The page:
Zacheis planetarium has released the schedule of public programs up until spring break. We are once again showing movies and live programs on Thursday evenings and Friday afternoons. See the “Scheduled Public Shows” page for the schedule, and the “Movie Library” page for movie descriptions.
The “Movie Library” page has now been updated with the most recent new movies we added to our collection. Teachers and other visiting groups can request any movie from our library, including the brand new ones (the first eleven in the list). And as always, visits to Zacheis Planetarium are free of charge. Contact our STEM Outreach Coordinator, Cindy Bervig (email@example.com) to arrange your visit.
The new movies are starting to arrive. During the first three weeks of December, we will be showing only new movies! Check out the schedule on the “Scheduled Public Shows” page.
Starting Dec. 20th, Zacheis Planetarium will be closed for the winter break. We will resume Thursday and Friday movies in January when classes start back up. (January 22 and 23, to be exact!)
The movie schedule for November is now posted on the “Scheduled Public Shows” page. There will be no movies during Thanksgiving week. In December we will begin showing some of the new movies we are currently purchasing.
Photos from the partial solar eclipse have been added to the Photos page. Click the link above to see them.
Lunar eclipses and Solar eclipses usually occur about two weeks apart: a lunar eclipse will occur when the Moon is on the opposite side of Earth from the Sun and thus is full, and then a solar eclipse will occur two weeks later when the Moon is on the same side of the Earth as the Sun and thus is new. (Of course, it can happen in the opposite order just as easily.)
That is the case right now. We had a total lunar eclipse on Wednesday morning during Full Moon, and there will be a partial solar eclipse at the next New Moon, on Oct. 23. Again, this is a partial solar eclipse: the Moon’s umbra will miss the Earth, and so we will only see part of the Sun’s disk blocked by the Moon – at greatest eclipse, about 52% of the Sun’s diameter will be covered, or about 41% of it’s area (here in southern Colorado).
For those of us in Alamosa (and other towns in the San Luis Valley), the eclipse will begin at about 3:22 p.m. and end at about 5:45 p.m. Greatest eclipse will occur at 4:38. All times local (MDT).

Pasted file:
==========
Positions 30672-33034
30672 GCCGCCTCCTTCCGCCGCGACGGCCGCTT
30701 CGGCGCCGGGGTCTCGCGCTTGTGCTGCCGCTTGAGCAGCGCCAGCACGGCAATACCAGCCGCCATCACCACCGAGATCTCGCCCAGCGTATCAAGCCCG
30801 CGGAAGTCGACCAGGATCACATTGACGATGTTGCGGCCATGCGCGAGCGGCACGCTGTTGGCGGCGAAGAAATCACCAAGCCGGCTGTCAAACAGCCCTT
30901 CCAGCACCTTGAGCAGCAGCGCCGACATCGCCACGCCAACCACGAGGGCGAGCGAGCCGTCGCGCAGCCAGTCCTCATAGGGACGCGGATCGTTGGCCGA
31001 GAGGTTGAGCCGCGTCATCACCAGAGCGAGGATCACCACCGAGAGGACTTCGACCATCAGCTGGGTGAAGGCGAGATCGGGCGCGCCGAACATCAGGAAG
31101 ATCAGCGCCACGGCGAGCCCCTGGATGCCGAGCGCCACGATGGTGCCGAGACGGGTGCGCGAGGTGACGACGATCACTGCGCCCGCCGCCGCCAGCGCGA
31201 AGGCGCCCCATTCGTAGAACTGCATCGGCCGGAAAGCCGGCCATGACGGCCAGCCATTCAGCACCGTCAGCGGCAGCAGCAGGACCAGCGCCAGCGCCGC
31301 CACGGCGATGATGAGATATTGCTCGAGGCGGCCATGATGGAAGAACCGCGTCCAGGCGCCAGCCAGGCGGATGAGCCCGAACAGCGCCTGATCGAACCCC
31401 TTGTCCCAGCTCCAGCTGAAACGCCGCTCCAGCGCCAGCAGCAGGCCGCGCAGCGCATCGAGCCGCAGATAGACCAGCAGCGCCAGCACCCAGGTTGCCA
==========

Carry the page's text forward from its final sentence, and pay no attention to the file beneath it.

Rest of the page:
Standard Warning: NEVER look directly at the Sun, even during an eclipse. It is bright enough to do severe and permanent damage to your eyes. You can look directly at the Sun if you have appropriate “safe solar eclipse viewing glasses”, which you can find on the web.
Or you can come by the planetarium (NOT the observatory!) between 3:30 and 5:30 on Oct. 23. We’ll have safe eclipse viewing glasses you can use, telescopes you can look through, and a projection of the Sun’s image so lots of people can look at once.
In the predawn hours of Oct. 8, Coloradoans will be able to see one of the universes beautiful spectacles: a total lunar eclipse. Read about it on the Sky Watch page.
Ok, I’m running pretty late here, I’ll admit that. But to be complete, we’re showing movies on Thursday evenings at 7:00 and 7:45 and Friday afternoons at 4:30 and 5:15. As of this writing, the schedule of programs, available on our Scheduled Public Shows page, includes a live presentation one Thursday night in September and one Thursday night in October. You can expect another in November.
Programs will be held every Thursday and Friday that classes are in session (i.e., all of them through Dec. 12, except Oct. 16-17 and Nov. 27-28). All programs are free and open to the public. Seating is first-come, first-served.
The schedule of movies for the summer of 2014 has been released. Zacheis planetarium will be showing movies every Thursday evening at 7:00 and 7:45. To see the schedule, check out our “Scheduled Public Shows” page.
You can read about the new ASU Observatory, which is currently being built at the north end of campus, at the new observatory blog: blogs.adams.edu/observatory. Construction photos are also available there. These are exciting times!